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10 best places to bring in the New Year

Take a boat ride to the oldest lighthouse
Image courtesy: Creative Commons Attribution-Share Alike 3.0 Unported license/Shimjithsr

Even if you already have a fair idea of where to celebrate New Year’s, refresh your list of party destinations and remind yourself why you fell in love with these places in the first place. Here’s our list of 10 such destinations.


Dive deep into the ocean to a truly quiet, completely silent place to meditate on what the New Year will bring. Havelock Island, in Andaman, has the bluest waters and dazzling white sand beaches with bamboo huts. You can also go sea kayaking through mangroves or take a boat ride to the oldest lighthouse surrounded by beautiful coral reefs.


Do you love solitude, nature, and the Jungle Book? Like Mowgli, do you like to climb trees, and sometimes have the urge to swing from vines?  Then the perfect New Year plan for you would be a stay in a tree house perched above a rainforest canopy in Wayanad, in Kerala. Spend the morning after either birdwatching or keeping an ear out for the laugh-like call of the Wayanad laughing thrush.


Goa is among the top New Year destinations in the world
Image courtesy: Lonely Planet Images


Nightclub parties, beach dos, grand dances on lit-up streets, and some of the best trance and EDM events have landed Goa among the top New Year destinations in the world.  Begin your celebrations early with Sunburn, the biggest electronic music festival in the country held at Vagator beach from 27 December to 29 December. Or hit the nightclubs scene with joints like Tito’s and Mambo’s (Baga), Club Cubana (Arpora), 9 Bar (Vagator) and Sinq (Candolim) that host New Year parties through the night. For the best under-the-sky parties, head to Anjuna, Vagator, Baga, Candolim. Morjim and Palolem have quieter, more intimate revelries. Maybe you’d like to bring in the New Year on water, and not on land? Hire a boat or try a river or sea cruise with DJs, dance, fireworks and games. To celebrate New Year’s like the Goans have for years, the place to be at is a traditional New Year’s Eve Ball. You can also head to the streets below Club Nacional in Panjim that host one of the oldest, biggest and most popular New Year dances in Goa.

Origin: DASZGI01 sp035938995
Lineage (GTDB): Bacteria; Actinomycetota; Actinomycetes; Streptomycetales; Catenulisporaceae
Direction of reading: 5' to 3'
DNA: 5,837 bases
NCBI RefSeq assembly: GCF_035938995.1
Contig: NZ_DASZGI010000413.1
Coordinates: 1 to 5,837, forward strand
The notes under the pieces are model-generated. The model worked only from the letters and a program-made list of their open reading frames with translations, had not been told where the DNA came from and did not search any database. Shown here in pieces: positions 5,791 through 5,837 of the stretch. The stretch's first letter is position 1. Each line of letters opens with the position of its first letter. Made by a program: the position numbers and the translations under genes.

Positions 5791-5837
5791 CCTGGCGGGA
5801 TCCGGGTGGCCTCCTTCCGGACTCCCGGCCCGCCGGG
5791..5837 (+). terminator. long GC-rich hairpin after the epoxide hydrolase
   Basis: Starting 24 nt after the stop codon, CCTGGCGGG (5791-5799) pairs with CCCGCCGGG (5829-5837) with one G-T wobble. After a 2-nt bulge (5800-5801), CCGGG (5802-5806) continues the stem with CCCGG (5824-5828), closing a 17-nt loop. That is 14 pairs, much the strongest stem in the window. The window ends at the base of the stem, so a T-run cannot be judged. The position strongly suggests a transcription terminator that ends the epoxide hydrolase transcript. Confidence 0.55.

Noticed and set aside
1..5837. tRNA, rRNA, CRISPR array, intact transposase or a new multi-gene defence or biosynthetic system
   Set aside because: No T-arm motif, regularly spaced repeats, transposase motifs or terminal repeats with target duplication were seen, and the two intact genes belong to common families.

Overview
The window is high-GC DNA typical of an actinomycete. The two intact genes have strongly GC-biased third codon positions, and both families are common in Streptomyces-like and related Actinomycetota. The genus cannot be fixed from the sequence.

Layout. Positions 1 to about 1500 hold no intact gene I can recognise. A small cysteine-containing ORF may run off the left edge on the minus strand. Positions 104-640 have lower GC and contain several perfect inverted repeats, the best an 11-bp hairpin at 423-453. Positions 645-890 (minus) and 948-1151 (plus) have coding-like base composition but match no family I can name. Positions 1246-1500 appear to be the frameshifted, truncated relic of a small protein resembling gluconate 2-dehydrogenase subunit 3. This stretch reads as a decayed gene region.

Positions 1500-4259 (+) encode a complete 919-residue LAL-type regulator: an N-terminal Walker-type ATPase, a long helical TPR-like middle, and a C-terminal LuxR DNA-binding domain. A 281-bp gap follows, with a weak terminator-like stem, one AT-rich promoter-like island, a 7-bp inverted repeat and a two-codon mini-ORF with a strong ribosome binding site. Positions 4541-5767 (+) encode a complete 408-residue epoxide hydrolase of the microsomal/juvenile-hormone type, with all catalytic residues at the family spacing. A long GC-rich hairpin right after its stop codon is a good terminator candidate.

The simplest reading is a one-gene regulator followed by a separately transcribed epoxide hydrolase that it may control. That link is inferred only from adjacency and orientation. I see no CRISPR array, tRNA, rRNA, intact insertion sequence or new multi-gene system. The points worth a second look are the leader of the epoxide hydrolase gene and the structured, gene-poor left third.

It’s the undisputed heavyweight when it comes to the hippest New Year’s parties, with hotels, restaurants, and nightclubs hosting great events and serving exquisite food. For a five-starred do, head to the Dome at The InterContinental on Marine Drive which has some amazing views across the ocean. The best places to natter and dance in Mumbai are Enigma at J W Marriott Hotel, Juhu; Hard Rock Cafe inside Bombay Dyeing Mills Compound, Worli; the Blue Frog in Lower Parel;  Bonobo in Kenilworth Mall, Bandra; B69 at Bhaidas Bhuta Compound, Andheri East; Canvas at Palladium, Lower Parel; Prive & Tetsuma in Colaba; and Hawaiian Shack in Juhu. If you’re looking for laughs, then head to the Comedy Store in Palladium, Lower Parel. Or keep it simple and head to any of Mumbai’s sea-facing places like the Gateway of India, Chowpatty, Marine Drive, Worli, Bandstand, Carter Road and Juhu beach.

The place to be on New Year’s Eve is the iconic Park Street
Image courtesy: Flickr/VnGrijl/CC BY 2.0